Cooperative Fish and Wildlife Research Units Program: New Mexico
Education, Research and Technical Assistance for Managing Our Natural Resources

New Mexico Project


Elk demography, movements and habitat selection in the Mexican wolf recovery area in Arizona and New Mexico

August 2018 - June 2023


Personnel

Participating Agencies

  • New Mexico Department of Game and Fish
  • Arizona Elk Society
  • Arizona Game and Fish Department
  • Houston Safari Club Foundation
  • Rocky Mountain Elk Foundation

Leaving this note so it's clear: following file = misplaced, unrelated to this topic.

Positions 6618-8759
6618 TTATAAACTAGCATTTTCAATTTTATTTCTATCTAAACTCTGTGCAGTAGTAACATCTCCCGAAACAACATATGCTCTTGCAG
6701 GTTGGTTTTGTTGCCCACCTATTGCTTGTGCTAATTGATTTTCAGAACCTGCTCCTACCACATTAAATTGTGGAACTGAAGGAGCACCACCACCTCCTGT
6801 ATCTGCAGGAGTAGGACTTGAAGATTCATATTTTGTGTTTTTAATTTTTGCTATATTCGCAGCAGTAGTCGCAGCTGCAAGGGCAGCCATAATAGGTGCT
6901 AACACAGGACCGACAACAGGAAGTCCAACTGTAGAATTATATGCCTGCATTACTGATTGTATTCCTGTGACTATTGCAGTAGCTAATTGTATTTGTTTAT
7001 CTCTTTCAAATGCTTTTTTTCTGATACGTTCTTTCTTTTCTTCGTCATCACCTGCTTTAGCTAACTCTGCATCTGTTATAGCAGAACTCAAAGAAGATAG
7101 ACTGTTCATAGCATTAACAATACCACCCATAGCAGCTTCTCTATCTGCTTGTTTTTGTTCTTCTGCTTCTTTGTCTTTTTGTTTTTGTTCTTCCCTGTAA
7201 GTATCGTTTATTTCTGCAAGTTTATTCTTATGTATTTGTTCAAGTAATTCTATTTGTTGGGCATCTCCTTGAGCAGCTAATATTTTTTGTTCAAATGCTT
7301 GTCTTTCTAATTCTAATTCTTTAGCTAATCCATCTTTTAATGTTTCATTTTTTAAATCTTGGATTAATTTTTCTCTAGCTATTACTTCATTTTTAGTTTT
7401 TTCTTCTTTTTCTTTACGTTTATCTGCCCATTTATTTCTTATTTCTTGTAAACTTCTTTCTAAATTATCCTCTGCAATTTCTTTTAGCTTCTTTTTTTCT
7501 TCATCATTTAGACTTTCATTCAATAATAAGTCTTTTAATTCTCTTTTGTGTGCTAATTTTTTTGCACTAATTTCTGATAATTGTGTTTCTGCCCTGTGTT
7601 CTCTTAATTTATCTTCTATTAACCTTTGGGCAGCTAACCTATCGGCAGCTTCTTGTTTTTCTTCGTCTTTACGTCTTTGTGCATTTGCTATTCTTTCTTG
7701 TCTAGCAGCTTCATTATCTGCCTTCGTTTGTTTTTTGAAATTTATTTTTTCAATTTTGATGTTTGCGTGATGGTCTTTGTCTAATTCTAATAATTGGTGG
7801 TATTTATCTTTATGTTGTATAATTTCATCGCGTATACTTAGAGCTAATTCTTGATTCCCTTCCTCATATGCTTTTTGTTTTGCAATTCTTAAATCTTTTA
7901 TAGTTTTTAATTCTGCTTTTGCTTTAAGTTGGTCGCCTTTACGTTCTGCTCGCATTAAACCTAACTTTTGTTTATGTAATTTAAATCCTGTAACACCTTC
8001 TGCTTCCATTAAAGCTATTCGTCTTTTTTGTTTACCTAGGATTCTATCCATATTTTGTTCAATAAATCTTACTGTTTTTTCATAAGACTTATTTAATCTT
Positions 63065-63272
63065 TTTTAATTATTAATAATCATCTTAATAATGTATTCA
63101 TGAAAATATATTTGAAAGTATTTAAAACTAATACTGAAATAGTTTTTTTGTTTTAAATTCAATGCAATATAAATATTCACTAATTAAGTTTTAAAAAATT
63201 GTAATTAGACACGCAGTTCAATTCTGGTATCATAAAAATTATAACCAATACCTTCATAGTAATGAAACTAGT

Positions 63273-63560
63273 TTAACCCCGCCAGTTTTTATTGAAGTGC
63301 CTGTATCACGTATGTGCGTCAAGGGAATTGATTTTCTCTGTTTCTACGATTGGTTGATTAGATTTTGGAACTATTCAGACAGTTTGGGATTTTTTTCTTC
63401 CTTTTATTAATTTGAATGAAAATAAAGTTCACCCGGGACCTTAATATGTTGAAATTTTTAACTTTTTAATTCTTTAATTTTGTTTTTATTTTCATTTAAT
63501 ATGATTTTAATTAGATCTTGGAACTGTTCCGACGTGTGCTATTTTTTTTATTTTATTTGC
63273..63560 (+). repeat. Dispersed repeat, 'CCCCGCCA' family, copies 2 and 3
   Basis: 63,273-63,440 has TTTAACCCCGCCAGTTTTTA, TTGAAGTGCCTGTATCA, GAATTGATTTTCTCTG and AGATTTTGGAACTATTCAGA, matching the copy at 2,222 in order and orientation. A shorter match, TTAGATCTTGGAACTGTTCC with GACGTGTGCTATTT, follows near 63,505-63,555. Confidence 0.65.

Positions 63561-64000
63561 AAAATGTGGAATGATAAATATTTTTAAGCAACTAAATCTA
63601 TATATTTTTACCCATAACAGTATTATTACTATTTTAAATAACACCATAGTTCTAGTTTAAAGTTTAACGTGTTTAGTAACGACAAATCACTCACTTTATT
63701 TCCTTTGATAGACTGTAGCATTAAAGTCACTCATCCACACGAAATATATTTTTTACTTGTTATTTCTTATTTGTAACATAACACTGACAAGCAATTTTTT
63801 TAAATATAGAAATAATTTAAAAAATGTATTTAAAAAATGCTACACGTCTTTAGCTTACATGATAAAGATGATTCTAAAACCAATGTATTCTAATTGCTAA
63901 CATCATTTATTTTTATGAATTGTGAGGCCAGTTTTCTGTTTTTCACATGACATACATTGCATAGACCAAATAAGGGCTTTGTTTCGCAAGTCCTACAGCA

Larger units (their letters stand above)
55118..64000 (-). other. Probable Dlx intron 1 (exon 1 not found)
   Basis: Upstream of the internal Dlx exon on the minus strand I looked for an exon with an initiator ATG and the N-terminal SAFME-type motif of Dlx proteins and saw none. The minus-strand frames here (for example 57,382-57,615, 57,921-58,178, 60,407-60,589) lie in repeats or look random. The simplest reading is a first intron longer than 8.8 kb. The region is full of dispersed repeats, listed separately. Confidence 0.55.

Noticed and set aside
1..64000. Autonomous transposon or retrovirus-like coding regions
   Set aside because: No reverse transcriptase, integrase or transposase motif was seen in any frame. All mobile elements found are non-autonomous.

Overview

Elk population declines have been observed following wolf reintroduction or recolonization events. These declines were attributed to the combined effects of hunter harvest, predation and interactions with stochastic climatic events resulting lowered adult survival and recruitment. In addition, changes in the predator community composition has led to other non-lethal effects with the potential to influence elk demographic rates. Baseline data on elk survival rates, cause-specific mortality and habitat selection is limited for periods prior to the reintroduction of Mexican wolves in New Mexico and Arizona (e.g., Ballard et al. 2000). Consequently it is unknown whether Mexican wolves are reducing elk population growth or if wolf predation is compensatory, additive, or partially compensatory due to a lack of appropriate data. The lack of data impedes the development of the most informed management plans for elk in the Mexican wolf recovery area. Therefore the goal of this study is to assess variability in survival, cause-specific mortality, movements and habitat selection of elk across the Mexican wolf recovery area in Arizona and New Mexico. Our specific objectives are to: 1) estimate seasonal and annual cause-specific mortality rates for elk neonates and adult female elk; 2) estimate seasonal and annual survival rates for neonates and adult female elk; 3) estimate seasonal kill rates and prey composition of Mexican wolves; 4) assess effects of wolf activity on seasonal habitat selection and movements of elk; and 5) model the likely population trajectories of elk populations subjected to varying cause-specific mortality rates from predators (e.g., Mexican wolves, black bears, mountain lions, coyotes) and other causes of mortality (e.g., harvest, illegal harvest, vehicle collision). This study is a collaboration between the New Mexico Cooperative Fish and Wildlife Research Unit, Arizona Game and Fish Department, New Mexico Department of Game and Fish, and the U.S. Fish and Wildlife Service.